Cubs still looking to add, but Phillies might not move Chase Utley


Cubs still looking to add, but Phillies might not move Chase Utley

The Chase Utley situation sounds like something the Cubs went through during their teardown years, a fading All-Star player using his hard-earned no-trade rights to get what he wants.

Derrek Lee, Aramis Ramirez, Carlos Zambrano, Ryan Dempster and Alfonso Soriano had that leverage. Theo Epstein made it a policy to never give out no-trade clauses when he took over baseball operations on the North Side (until Jon Lester wanted one and the Cubs quickly caved on that point in the $155 million negotiation).

It’s not necessarily a question of whether or not the Cubs want Utley or view the six-time All-Star second baseman as an upgrade or worry that much about chemistry.

The question is whether or not Utley wants to leave the Philadelphia Phillies, the organization that made him a first-round pick out of UCLA in 2000, a decision that helped lead to a championship parade down Broad Street eight years later.

[RELATED: With or without Chase Utley, Cubs banking on young hitters]

Philadelphia general manager Ruben Amaro Jr. kick-started the news cycle on Tuesday morning, telling a local radio station that it is “very likely” Utley won’t be traded and will finish this season with the Phillies.

“I don’t think that Chase has that desire to leave, frankly,” Amaro told reporters at Citizens Bank Park. “And the Phillies don’t have the desire to move him out of here. We’re going to be open-minded about all of the opportunities that present themselves over the next couple weeks.”

Utley has already cleared waivers, but the financial hurdles are not insignificant. He’s owed roughly $4 million for the rest of this season, plus a $2 million buyout of his 2016 option.

A complicated situation got another variable thrown into the equation with the news that Phillies rookie third baseman Maikel Franco could be sidelined the rest of the season with a fractured wrist.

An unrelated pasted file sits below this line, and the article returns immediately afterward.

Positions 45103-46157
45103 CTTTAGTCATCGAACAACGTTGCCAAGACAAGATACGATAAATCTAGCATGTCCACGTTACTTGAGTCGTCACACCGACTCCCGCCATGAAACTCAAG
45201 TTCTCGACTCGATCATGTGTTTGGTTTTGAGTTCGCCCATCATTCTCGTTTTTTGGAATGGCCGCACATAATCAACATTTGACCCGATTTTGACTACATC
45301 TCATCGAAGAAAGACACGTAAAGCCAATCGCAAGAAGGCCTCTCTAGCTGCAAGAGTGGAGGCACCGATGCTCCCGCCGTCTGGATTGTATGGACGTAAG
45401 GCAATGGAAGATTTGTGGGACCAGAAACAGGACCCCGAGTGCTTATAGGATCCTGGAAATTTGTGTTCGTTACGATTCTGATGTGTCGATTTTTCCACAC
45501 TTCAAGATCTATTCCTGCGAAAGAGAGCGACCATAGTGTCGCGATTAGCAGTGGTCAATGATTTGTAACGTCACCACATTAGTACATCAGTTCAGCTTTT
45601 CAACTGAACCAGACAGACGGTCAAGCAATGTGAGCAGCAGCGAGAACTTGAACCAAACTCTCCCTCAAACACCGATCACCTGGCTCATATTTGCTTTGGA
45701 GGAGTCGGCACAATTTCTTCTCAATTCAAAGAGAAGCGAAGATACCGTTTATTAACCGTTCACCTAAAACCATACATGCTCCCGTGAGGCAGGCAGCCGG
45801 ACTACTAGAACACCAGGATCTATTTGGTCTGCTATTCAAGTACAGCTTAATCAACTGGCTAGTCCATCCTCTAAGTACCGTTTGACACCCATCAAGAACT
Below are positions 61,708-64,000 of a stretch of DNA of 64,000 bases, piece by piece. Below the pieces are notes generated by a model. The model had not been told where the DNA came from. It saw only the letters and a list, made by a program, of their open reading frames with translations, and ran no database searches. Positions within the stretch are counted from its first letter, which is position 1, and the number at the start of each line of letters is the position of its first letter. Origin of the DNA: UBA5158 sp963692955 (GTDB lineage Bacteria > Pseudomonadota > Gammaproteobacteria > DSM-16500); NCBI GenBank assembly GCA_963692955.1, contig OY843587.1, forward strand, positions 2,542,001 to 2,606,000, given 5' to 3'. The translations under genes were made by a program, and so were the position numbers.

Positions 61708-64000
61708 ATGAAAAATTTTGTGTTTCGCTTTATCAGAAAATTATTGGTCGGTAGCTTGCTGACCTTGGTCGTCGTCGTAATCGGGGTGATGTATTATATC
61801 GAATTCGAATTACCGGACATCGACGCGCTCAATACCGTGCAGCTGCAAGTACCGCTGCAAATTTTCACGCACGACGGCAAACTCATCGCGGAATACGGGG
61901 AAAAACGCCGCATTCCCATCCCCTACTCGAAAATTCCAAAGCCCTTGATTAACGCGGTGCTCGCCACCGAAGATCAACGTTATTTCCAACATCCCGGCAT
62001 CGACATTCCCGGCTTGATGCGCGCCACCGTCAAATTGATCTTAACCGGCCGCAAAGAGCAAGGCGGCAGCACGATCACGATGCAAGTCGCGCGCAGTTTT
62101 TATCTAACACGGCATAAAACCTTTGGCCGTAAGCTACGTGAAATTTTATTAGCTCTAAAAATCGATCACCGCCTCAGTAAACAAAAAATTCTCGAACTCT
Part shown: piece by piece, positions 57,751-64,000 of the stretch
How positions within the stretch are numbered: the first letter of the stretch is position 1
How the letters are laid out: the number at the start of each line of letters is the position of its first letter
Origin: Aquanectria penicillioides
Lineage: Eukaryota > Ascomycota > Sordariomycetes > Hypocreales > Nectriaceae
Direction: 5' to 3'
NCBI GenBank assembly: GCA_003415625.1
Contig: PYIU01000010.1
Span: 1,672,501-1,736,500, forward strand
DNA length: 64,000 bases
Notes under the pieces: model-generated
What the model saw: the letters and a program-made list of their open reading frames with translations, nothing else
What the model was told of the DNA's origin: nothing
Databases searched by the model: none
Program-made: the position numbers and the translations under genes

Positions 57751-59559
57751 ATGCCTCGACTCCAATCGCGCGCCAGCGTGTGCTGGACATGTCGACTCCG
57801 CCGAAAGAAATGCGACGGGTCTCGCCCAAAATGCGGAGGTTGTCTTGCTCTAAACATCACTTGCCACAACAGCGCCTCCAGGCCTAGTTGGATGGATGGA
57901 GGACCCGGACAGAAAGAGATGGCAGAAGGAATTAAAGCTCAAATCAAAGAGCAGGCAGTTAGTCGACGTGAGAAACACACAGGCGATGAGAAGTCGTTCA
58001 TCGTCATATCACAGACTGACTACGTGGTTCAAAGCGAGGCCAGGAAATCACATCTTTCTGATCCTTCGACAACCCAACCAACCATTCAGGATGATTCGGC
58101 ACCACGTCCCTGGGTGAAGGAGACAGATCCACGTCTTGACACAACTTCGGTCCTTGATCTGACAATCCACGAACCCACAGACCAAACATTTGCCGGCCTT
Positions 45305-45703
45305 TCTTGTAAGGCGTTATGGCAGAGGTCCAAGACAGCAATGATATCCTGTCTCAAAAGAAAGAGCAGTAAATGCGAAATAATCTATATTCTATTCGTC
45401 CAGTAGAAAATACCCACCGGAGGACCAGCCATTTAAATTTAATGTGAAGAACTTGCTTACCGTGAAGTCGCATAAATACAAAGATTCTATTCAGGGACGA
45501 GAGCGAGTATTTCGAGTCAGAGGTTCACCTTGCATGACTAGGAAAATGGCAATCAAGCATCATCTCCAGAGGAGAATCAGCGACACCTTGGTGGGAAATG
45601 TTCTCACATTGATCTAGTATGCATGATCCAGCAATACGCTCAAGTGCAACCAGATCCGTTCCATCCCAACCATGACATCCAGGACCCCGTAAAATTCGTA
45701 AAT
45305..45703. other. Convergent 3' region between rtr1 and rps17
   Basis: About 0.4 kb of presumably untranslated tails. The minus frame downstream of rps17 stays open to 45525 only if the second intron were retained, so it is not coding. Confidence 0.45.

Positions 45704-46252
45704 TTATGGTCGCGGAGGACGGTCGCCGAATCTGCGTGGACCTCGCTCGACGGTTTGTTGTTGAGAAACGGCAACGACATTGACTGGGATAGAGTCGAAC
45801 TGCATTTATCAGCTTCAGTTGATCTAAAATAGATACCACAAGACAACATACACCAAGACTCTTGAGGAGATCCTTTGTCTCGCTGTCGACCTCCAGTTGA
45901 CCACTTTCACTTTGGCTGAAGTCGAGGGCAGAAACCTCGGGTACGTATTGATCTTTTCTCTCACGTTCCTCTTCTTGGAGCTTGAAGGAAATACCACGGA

[MORE: Kyle Schwarber gave Cubs the shot in the arm they needed]

That would allow Utley and Cesar Hernandez – another promising young player in Philadelphia’s rebuild – to be on same infield together. Playing time is a huge consideration for Utley, who wants a platform to showcase his skills and earn another contract for next year.

The Cubs have options at second base with Chris Coghlan, Starlin Castro and Jonathan Herrera. Manager Joe Maddon also pointed to Tommy La Stella and Javier Baez at Triple-A Iowa as reinforcements.

“We have other guys getting well,” Maddon said. “We have some really nice pieces that aren’t even here yet. Regarding Chase Utley, I know that’s been talked about a lot. I’m just anticipating playing with the guys that are here.

“I really like what we’re doing. So don’t just look from outside. We got stuff inside. Tommy, I think, is starting to swing the bat pretty good right now. I don’t know exactly how well Javy’s swinging the bat, but I know how good he plays defense, what a good baseball player he is.

“That matters a lot to me, too. I kind of like that from-within thing, and I’m kind of used to that, too, especially this time of the year.”

[NBC SHOP: Gear up, Cubs fans!]

Utley – who grew up in Southern California and keeps a home in the Bay Area – has reportedly drawn interest from both Los Angeles teams (Angels/Dodgers), the San Francisco Giants, New York Yankees and Houston Astros.

Utley has shown he still has something left at the age of 36, going 13-for-26 in his first seven games since recovering from an ankle injury and coming off the disabled list.